Learn the Most Effective Bait for Trapping Rats

Learn the Most Effective Bait for Trapping Rats

It doesn't really matter what bait you use to trap a rat. They're scavengers, and they'll generally go for anything you put down. They're omnivores, which means they eat both plant and meat matter, so you could use leftover dinners, pet food, anything you like. Sweet treats seem to do the best job of catching them, but different people have had different results. The art is getting the trap placement just right. If you don't do that, you won't have any luck at all, regardless of what bait you choose to put down.
The traps will need to be placed in areas that the rats visit the most often, and there's a clever trick for working out where those areas are. Flour or icing sugar - a white powder (that preferably won't kill the rats) placed on the floor of the places you think they're having a party when your'e not looking. If you're right, the flour will be dislodged by their teeny-tiny feet, and you'll see lots of little rat-prints. Those are the areas in which you should place the traps, because you have the biggest chance of success. If you put the traps where the rat doesn't visit, there's a good chance it won't ever visit there. That means your bait will be pointless, and the trap itself won't ever get used.

We don't advise using traps to catch and remove rats, but if you have decided to take this action, make sure you check them regularly. You really won't want to leave food going bad just left around your home. You also don't want to leave a dead rat lying around, especially if you've used poison as well. We hope you haven't, as it's not the greatest method you could have chosen, but you certainly don't want your cat to become ill form accidentally ingesting the rat that you have poisoned.

Having a rodent problem is not to be taken lightly, and often takes a fair investment of time and sometimes money to get rid of them for good. Once you have the trap and decide on the best place to put it, it's good to have in mind a few options for bait that are going to get you the best results. It's also a good idea to know what kind of rat you're dealing with. For example, black rats are vegetarian whilst brown rats will happily eat meat.


The first and perhaps most obvious type of bait for a rat is food. Most rats will eat almost anything, and people testify on the success of all kinds of bait. Here are a few universally successful food baits that can guarantee results.

  • Peanut Butter: It has an enticing smell, and it's irresistible for a rat. It has lots of fat and protein and is sure to draw them in. Many professionals consider this the #1 option.
  • Chocolate: Rats are known to hoard sweet foods as an evolutionary instinct to build energy reserves. Morsels of chocolate are the perfect high sugar snack, perhaps try breaking it up so it releases more of its sweet aroma.
  • Bacon: Much like peanut butter, bacon is packed full of fat and protein, as well as tasty salt. It also has a strong smell that will lure rats over a long distance. Think about bacon scraps lying in a garbage can, is it even possible for rats not to be there?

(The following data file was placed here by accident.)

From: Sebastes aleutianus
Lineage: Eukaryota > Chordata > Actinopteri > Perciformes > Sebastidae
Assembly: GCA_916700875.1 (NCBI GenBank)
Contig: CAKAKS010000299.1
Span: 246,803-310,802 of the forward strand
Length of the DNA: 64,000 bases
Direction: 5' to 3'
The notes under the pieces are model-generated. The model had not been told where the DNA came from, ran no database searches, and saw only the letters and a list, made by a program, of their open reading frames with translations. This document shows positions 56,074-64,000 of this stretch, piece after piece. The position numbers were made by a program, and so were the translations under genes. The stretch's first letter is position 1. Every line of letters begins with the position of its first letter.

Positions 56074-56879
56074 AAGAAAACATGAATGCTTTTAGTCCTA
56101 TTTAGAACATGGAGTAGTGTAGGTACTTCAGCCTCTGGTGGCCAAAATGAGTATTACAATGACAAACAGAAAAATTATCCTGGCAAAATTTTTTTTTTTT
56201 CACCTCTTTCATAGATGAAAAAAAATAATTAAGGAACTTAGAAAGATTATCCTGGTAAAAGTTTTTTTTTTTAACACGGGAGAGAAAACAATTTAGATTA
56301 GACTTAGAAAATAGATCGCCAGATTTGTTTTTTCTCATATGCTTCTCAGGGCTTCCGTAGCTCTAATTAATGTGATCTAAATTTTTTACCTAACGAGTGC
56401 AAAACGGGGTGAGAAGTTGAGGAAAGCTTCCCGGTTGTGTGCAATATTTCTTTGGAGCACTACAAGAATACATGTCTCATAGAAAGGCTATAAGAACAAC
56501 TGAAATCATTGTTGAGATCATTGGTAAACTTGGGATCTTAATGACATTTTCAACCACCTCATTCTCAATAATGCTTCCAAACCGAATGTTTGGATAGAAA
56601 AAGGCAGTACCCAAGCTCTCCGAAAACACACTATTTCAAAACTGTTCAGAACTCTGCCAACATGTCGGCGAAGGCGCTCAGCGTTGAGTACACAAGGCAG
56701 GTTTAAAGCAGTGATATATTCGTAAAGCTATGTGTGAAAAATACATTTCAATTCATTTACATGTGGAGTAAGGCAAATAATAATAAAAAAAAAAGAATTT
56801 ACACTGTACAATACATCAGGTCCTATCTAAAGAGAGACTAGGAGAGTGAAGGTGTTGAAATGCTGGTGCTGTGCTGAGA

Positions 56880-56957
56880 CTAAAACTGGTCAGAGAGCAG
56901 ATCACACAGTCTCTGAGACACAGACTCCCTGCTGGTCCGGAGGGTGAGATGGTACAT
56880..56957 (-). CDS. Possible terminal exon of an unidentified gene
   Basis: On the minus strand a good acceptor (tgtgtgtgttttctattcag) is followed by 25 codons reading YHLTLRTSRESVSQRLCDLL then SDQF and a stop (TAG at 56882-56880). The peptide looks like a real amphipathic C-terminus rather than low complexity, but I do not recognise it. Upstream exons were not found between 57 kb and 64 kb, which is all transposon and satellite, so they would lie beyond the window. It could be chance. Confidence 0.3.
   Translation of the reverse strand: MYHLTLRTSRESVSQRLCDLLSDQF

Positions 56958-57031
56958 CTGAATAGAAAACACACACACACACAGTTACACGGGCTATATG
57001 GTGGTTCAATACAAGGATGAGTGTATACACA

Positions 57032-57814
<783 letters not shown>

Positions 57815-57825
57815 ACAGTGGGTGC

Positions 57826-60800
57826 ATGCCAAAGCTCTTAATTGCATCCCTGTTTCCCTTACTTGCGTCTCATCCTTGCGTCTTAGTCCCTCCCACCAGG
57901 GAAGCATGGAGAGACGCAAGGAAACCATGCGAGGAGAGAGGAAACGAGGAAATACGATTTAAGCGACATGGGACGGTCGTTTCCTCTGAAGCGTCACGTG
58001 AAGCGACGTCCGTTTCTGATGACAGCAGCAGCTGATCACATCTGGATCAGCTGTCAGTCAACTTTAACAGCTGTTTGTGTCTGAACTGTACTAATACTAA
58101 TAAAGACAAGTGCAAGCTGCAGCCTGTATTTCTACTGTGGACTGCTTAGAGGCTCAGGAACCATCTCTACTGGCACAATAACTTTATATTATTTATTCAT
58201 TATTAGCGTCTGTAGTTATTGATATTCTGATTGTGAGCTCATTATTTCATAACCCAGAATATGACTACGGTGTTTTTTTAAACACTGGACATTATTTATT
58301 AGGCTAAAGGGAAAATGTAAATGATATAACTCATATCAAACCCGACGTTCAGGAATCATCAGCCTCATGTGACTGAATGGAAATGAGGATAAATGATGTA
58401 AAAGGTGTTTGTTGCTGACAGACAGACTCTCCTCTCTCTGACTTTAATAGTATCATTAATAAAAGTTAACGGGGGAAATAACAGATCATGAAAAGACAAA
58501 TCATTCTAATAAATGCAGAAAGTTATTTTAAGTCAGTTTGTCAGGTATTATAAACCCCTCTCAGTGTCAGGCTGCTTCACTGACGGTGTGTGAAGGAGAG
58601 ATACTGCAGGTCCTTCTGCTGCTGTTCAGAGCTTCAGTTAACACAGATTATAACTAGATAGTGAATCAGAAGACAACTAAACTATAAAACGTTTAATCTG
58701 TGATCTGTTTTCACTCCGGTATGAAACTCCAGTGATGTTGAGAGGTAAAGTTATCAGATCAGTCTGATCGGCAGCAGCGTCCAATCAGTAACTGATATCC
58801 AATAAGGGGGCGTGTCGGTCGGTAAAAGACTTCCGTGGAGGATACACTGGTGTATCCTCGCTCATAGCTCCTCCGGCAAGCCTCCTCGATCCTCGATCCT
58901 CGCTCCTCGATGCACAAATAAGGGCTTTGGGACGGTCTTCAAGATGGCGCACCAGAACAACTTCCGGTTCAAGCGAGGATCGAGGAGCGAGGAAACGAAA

• Seeds: Something you need to keep in mind when attempting to deter rats is cleaning up birdseed. This is because any dropped seeds below the bird feeder will quickly invite rats if your area is prone to infestation. You can use this fact to your advantage and use the seeds as bait.
  • Dried Fruit: Another snack with a high sugar-concentration. It can be broken up and taken away easily, and it's soft and supple.

When baiting a rat, keep in mind that it's better to use the same bait repeatedly instead of switching it up. Rats instinctively take smaller amounts of new foods to avoid poisoning themselves, so they will more readily go for food that they know is safe.

Nesting Materials

If food baiting is unsuccessful, consider this alternate tactic. As well as prolific eaters, rats breed extremely rapidly. They have multiple litters a year, and they often have to make nests out of whatever they can find. If they're up in the attic, they will likely use insulation or other soft materials. Nesting materials can be very successful as bait, especially if you know that your rat is nesting close by and you see evidence of them gathering materials.

  • Dental Floss: Something most people have on hand, dental floss is a good bet for a bait. Rats will happily gather up a bundle of floss for their nests, so if you have some spare, it's worth a try.
  • Cotton Wool: The softest of soft, and a quite possible heaven for a rat and its babies. Shred up a few cotton wool balls and lay the wisps in the trap to entice the rat.
  • Soft insulation: If you don't have the other two, try using soft insulation. Don't go ripping your roof apart, but if the rats are using the insulation anyway, then it may help to use their material of choice.